Productivity growth slowdown is a heterogeneous phenomenon. In OECD countries, labor productivity is still rising fast at the technological frontier, but the productivity divergence between the frontier and laggard firms is increasing. The divergence is significantly higher in sectors in which pro-competitive product market reforms were least extensive. It is important also that the productivity of most elite firms (the top 2%) has risen relative to that of other frontier firms (the top 5%). TFP growth was significantly weaker in those industries in which TFP divergence was more pronounced [Andrews et al., 2016].
Among the firm-level sources of productivity growth slowdown, lack of diffusion of technologies is probably the most important one. The slowing diffusion could have two reasons. The first one is the growing complexity of technologies, which increases the amount of investment required for the successful adoption of new technology. It is also possible that new technologies are held by the few early adopters who are learning while everyone is still lagging behind. Stagnation of TFP growth of laggard firms may also be related to rising barriers to entry, rising market power of frontier firms, and decline in competitiveness of markets.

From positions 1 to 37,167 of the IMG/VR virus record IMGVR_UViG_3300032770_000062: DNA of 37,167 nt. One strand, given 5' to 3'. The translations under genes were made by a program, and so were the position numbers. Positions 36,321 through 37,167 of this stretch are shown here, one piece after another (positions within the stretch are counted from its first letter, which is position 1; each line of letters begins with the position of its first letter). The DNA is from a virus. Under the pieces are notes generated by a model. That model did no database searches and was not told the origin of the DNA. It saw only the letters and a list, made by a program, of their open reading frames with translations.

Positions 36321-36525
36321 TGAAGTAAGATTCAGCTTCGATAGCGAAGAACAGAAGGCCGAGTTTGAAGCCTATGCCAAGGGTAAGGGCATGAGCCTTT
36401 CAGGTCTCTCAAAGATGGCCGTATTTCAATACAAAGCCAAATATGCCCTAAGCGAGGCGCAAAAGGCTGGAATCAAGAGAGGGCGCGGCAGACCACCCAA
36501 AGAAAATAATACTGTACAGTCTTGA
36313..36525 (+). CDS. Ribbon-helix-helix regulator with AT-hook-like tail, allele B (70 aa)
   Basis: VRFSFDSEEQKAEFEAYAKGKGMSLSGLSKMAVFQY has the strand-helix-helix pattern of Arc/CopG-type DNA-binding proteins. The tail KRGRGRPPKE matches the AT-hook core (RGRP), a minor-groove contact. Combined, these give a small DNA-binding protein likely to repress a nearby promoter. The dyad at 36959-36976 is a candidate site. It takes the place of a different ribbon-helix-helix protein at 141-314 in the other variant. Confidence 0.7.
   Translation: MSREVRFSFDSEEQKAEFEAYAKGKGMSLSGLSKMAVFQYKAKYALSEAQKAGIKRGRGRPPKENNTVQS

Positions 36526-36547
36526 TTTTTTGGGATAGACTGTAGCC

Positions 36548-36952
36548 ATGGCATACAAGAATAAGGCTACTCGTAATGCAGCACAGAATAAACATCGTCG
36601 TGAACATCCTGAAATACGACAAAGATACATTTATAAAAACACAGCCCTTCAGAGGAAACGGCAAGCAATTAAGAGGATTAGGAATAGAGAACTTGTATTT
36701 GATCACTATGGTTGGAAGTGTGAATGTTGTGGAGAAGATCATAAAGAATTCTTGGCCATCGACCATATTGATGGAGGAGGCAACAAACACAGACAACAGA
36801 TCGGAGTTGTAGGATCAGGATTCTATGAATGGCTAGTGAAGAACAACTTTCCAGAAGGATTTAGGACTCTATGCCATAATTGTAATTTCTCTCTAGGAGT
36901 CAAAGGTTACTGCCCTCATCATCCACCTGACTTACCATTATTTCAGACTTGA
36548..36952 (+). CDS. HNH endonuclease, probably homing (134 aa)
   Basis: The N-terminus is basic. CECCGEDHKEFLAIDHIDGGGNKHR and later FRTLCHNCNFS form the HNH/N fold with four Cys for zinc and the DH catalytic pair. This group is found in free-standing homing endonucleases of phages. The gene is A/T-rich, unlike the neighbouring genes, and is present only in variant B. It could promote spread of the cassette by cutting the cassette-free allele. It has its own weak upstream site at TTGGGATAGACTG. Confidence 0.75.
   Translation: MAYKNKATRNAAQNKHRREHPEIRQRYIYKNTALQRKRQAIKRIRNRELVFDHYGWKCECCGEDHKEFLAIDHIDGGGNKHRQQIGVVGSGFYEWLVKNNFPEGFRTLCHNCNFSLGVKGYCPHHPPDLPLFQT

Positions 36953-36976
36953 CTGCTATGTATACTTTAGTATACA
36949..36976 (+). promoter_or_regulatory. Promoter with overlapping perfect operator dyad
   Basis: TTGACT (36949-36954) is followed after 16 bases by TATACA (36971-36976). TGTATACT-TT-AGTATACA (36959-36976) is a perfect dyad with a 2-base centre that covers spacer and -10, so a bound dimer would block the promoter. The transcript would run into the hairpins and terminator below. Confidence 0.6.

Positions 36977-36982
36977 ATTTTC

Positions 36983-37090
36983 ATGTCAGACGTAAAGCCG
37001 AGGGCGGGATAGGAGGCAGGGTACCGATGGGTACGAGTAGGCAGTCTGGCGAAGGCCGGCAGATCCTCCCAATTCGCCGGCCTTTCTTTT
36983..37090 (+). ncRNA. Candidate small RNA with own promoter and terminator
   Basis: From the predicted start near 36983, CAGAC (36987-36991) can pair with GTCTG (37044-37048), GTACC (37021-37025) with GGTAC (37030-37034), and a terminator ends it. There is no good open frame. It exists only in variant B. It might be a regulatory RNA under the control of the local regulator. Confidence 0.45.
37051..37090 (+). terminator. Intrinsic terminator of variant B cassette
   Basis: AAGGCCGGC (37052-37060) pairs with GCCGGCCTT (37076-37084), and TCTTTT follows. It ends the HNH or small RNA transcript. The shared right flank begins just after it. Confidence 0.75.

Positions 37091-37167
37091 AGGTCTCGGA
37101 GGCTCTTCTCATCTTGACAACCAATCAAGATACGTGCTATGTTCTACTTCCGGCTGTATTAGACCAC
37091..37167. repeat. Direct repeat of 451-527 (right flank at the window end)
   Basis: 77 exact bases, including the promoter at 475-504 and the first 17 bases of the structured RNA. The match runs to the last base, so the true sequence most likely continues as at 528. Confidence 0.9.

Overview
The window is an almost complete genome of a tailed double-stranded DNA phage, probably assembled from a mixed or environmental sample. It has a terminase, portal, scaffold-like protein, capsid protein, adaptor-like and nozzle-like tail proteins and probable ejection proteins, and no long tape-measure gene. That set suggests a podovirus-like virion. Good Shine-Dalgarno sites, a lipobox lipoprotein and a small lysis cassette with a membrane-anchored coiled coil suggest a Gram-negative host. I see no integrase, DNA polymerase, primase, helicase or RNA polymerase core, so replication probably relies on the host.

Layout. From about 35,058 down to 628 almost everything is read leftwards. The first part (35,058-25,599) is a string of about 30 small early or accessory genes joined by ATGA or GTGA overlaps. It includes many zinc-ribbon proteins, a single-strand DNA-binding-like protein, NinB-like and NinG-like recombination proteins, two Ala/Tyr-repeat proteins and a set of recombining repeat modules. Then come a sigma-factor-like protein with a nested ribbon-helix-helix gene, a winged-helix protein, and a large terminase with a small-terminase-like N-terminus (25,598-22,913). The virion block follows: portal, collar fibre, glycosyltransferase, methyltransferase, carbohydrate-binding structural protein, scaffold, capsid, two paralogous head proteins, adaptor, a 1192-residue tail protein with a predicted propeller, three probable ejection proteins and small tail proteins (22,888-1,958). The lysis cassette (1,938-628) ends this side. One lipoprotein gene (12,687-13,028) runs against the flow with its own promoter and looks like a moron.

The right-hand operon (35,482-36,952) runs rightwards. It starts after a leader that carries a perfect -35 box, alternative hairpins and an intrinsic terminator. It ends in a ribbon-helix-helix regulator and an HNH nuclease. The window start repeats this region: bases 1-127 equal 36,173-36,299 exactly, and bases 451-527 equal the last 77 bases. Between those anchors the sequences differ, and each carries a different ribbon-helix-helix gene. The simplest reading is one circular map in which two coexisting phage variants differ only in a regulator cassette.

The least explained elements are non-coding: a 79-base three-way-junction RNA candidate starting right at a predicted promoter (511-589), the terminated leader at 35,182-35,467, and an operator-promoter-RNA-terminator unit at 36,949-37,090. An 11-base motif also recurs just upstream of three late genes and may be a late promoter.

A growing body of literature demonstrates the secular decline in a variety of measures of business dynamism in the United States in the past few decades, particularly the post-2000s. Declining business dynamism is evident in data on formation of new firms, job creation as well as destruction, and worker flows. Many important innovations, especially in ICT, have been developed in start-ups, so the slowdown of business dynamism may mean that there are fewer new innovative firms to replace old laggard firms [Decker et al., 2016]. The share of young shareholders has also declined, which could lead to higher risk aversion of firms, subsequently slowing the growth in number of shares traded daily at the New York Stock Exchange and probably resulting in worse capital allocation. Decline of net private business investments also reduces productivity growth [Gordon, 2016]. Slowdown of business dynamism has been documented in the EU also [ECB, 2017]. Since the 1980s, the average markups in the United States have more than tripled across the majority of industries, which reflects a rise in market power. Distribution of markups has widened substantially [De Loecker and Eeckhout, 2017]. The rise of markups is especially significant in sectors that intensively use intangible capital [Haskel and Westlake, 2017]. Rising market power, which by definition means lower competition, can decrease the pressure on productivity improvements.